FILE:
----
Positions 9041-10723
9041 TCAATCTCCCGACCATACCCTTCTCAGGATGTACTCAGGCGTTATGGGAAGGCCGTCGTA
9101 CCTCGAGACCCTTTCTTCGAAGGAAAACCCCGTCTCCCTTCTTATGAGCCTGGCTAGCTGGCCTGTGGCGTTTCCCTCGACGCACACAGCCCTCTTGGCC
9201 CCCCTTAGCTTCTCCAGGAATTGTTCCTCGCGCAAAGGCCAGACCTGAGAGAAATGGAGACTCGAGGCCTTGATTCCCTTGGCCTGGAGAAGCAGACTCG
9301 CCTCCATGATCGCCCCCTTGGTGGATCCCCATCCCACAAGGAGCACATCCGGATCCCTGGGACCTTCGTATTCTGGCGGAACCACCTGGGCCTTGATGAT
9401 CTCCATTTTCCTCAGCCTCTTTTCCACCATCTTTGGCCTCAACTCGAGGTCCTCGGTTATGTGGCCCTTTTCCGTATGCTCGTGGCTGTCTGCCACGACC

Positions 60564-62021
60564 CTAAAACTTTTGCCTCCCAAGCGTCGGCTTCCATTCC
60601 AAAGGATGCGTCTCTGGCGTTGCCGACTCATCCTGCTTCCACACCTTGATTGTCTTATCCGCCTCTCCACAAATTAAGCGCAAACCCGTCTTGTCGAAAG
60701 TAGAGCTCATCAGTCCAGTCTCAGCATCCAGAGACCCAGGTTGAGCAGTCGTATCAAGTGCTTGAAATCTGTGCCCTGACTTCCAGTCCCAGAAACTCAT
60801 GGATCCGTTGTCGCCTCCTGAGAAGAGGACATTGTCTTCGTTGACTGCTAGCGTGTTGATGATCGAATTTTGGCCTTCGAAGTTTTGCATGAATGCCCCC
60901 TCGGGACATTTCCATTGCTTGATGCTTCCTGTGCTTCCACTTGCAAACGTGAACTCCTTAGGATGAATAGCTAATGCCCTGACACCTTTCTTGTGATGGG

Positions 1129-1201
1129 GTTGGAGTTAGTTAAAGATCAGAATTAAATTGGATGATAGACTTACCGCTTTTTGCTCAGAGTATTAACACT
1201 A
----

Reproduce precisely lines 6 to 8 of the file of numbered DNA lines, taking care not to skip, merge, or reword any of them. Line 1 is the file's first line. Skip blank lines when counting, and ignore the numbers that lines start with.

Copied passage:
9401 CTCCATTTTCCTCAGCCTCTTTTCCACCATCTTTGGCCTCAACTCGAGGTCCTCGGTTATGTGGCCCTTTTCCGTATGCTCGTGGCTGTCTGCCACGACC

Positions 60564-62021
60564 CTAAAACTTTTGCCTCCCAAGCGTCGGCTTCCATTCC